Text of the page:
By LISA M. REED
NIAGARA, Wis. - Maryhill Manor has acquired new Stations of the Cross, which show the passion, death and resurrection of Jesus Christ.
Lisa M. Reed/Daily News Photo
Nancy Reese, pastoral care director at Maryhill Manor in Niagara, Wis. displays Station No. 13. Maryhill Manor has acquired new Stations of the Cross, and they are on display at the chapel of the Catholic nursing home.
Nancy Reese, pastoral care director at Maryhill Manor in Niagara, Wis., said she was aware many residents with vision deficiencies could not see the old two white-lamented boards and 6-inch Stations of the Cross that used to be in the chapel at the Catholic nursing home.
She decided to remedy the situation and called the Diocese of Marquette last year to see if they had any unused stations from any of the church closings.
As it turns out, there was a set of Stations of the Cross from St. Mary's Catholic Church in an area once known as Rapinville in Mackinac County. This church was open from 1907 to 1935.
Reese said there's a possibility the Stations were put in Our Lady of Lourdes Mission Church in Egadine.
When a new Our Lady of Lourdes Mission Church was built in Engadine in 1964, the Stations were put in storage in Naubinway (12 miles from Engadine) and may have gotten damp and molded.
"The pictures themselves are gorgeous. The paint on the frames was peeling, and they were in disrepair," said Reese upon receiving the framed pictures.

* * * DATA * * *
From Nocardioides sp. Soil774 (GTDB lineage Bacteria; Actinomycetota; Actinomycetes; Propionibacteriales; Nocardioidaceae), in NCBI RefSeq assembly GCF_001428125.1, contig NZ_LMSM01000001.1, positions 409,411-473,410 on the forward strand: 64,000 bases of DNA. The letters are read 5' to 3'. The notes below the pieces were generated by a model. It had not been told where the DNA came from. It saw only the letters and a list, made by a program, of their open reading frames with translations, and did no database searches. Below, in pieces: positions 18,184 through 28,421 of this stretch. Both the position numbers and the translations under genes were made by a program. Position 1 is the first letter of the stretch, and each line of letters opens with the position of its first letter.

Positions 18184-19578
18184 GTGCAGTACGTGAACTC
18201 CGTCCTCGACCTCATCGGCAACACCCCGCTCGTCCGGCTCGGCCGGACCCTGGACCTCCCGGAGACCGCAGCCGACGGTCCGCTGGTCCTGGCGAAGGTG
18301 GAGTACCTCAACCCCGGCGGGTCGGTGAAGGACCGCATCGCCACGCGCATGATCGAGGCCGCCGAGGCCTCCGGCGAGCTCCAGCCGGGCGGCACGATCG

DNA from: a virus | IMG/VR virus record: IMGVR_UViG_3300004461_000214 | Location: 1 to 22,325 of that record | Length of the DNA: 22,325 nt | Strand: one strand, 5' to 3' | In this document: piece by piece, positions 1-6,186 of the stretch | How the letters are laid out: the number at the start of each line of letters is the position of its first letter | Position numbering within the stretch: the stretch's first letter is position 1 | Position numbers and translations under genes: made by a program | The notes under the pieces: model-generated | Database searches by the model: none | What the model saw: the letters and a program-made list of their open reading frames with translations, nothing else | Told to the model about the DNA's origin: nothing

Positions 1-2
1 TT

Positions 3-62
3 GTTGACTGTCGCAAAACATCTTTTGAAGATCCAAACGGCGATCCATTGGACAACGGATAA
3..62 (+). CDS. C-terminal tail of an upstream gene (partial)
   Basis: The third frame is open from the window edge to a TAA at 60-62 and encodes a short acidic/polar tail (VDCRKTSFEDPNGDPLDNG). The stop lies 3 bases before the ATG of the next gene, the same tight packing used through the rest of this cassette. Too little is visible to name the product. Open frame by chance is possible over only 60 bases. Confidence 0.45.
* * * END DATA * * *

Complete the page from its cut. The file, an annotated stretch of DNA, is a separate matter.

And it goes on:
Reese said Activities Director Danielle Tachick at Maryhill Manor cleaned the pictures and Joe Stevens of Stevens Decorating in Iron Mountain helped restore them.
They are now displayed in the nursing home's chapel.
"What I like about the Stations of the Cross is they are so are important to the Catholic faith, depicting what Christ went through the last hours of his life. You can imagine yourself being there," Reese said.
Stevens believes the pictures are a print of an oil painting made in Italy around the turn of the century. He helped restore the Stations and put non-glare glass in all 14 frames.
The restoration will protect Christ's Passion, the last hours of Jesus's life, for another 100 years for many more residents and their families to enjoy.
"I am glad they are going to be on the wall. They are beautiful and I am happy to redo them," said Stevens, a member of American Martyrs Church in Kingsford.
Reese then launched a fund drive to raise enough money through fund-raisers and donations to install track lighting for each picture. The lighting is expected to be installed in the near future, she said.
"My whole purpose was getting something residents could see," she said.
Students from Holy Sprit School in Norway visited the chapel during Holy Week to see the Stations.
After the Stations of the Cross were put on the walls of the chapel, Fr. Matt Settle of St. Anthony's Catholic Church in Niagara blessed them.
They inspire Reese.
After going through this journey with the Stations, Reese said she started to think about her own lenten journey and realized she felt old, dusty and kind of moldy in the spiritual sense.
"I have known for many years my lenten journey was not where it needed to be," Reese said. "It felt flat, uninspiring and disconnected from God. The more I mediated on this the more I felt like my spiritual life was one dusty, moldy mess."
"Mediating on these beautiful pictures reminded me again what and why he did what he did for us. I could see the love in his eyes as he hung on that cross while he gave his mother to us," said Reese.
"All his suffering through the cross and still his perfect love for us all during his crucifixion to save us. As I look at the stations, I can hear the cries, see the pain and love in Christ's eyes and smell the blood, but then the climax and the resurrection follows. Could it be I found my answer to my dusty, old spiritual life. I have been renewed."
To view the stations and share the journey, visit the chapel at Maryhill Manor.
Lisa M. Reed's e-mail address is firstname.lastname@example.org.